It’s Merkel’s view that the most important aspect of conducting any business is in communication.
“Doing business requires the parties involved to sit down, and push each other around the whole bunch, but the first step is to commit to each other. It’s a bit like a labour agreement when you work with a community. You have to dedicate yourself to developing the relationship,” he says. “At some point, after full discussion, you may decide to go with another option because we can’t provide that level of service at a desired price. We’ve been in that situation, and there’s absolutely nothing wrong with that, because by then a relationship has been established and we worked through it together.”
Merkel adds that choosing services provided by TNDC is a step in the right direction for a company of any size that wishes to engage with the local community in northwest B.C.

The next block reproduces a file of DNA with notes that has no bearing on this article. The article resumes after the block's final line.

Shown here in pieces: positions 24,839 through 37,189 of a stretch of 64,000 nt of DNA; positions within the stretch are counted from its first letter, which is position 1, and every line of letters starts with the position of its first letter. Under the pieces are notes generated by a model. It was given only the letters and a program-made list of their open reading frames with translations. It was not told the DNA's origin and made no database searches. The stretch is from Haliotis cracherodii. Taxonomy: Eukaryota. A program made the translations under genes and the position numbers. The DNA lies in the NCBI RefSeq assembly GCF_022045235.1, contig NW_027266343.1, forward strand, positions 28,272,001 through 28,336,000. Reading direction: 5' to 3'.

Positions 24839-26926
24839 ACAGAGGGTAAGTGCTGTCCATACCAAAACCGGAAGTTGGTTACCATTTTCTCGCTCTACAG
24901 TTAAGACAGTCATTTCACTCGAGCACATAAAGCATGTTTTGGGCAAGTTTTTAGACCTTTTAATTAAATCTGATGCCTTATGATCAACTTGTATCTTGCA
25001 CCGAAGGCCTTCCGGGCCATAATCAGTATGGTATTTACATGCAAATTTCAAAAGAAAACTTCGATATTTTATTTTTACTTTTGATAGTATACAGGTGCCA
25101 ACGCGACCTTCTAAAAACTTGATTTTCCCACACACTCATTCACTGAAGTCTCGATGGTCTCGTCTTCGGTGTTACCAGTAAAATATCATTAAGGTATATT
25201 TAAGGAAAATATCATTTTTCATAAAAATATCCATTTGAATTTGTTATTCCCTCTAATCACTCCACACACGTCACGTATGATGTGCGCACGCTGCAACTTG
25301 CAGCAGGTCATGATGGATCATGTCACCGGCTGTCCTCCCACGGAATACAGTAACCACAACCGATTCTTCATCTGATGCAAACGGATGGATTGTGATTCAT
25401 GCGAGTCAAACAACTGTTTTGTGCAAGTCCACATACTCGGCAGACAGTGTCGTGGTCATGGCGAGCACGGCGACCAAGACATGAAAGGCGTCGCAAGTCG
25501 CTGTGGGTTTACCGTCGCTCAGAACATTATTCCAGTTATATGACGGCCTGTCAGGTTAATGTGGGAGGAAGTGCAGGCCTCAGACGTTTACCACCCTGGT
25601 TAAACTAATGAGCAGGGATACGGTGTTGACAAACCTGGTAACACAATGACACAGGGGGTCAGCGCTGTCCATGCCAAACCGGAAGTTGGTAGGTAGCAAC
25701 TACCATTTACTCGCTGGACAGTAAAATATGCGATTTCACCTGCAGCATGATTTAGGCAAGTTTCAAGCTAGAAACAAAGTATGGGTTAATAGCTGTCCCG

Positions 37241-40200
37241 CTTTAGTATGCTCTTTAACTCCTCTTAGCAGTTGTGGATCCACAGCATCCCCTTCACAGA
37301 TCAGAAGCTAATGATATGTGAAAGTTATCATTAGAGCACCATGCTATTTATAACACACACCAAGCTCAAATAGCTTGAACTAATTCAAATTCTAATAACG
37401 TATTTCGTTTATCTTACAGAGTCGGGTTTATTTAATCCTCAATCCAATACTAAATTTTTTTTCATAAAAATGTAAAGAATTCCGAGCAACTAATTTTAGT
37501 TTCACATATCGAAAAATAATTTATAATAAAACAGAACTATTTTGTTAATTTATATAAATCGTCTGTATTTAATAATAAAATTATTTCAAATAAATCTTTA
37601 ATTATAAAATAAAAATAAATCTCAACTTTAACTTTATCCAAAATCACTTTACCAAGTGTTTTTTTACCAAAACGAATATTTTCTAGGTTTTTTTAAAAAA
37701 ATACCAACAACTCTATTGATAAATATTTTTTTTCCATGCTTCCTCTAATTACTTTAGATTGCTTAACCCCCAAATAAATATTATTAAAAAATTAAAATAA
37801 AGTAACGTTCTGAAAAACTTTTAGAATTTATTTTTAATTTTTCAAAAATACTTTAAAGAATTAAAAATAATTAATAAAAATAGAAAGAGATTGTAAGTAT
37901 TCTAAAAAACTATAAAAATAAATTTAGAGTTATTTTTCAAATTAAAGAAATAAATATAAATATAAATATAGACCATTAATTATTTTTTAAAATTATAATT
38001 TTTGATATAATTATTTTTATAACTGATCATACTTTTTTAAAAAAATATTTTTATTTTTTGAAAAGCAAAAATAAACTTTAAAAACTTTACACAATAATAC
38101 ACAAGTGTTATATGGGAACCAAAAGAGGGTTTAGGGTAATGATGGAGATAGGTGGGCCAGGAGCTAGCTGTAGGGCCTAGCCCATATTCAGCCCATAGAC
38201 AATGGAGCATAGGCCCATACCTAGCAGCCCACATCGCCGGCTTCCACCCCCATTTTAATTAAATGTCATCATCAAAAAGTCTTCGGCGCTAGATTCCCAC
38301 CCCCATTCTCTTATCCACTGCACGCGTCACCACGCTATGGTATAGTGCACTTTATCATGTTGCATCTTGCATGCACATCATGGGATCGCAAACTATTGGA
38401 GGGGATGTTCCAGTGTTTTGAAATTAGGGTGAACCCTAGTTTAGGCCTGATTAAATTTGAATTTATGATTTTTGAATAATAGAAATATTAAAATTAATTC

“Beyond the fact that we’re more than able to provide a level of service that’s comparable to our peers, there’s a certain altruistic and probably a financial incentive to working with First Nations, on all fronts,” he argues. “If you have a positive relationship with a First Nation you are more likely to have your work dealt with in a more expeditious manner, and more likely to deal with the issues that concern the community in an effective and timely manner. In this business, just like any other, time is money. If you have a poor relationship with a community, or a poorly developed one, and you’re not engaging them in the benefits, or not doing outreach to understand what the issues are and not designing the project to deal with those, then you’ll end up being delayed a whole bunch, and delays are costly. For us, it’s also a way to get to know the project, meet the people involved and ensure that the project advances in a responsible manner.”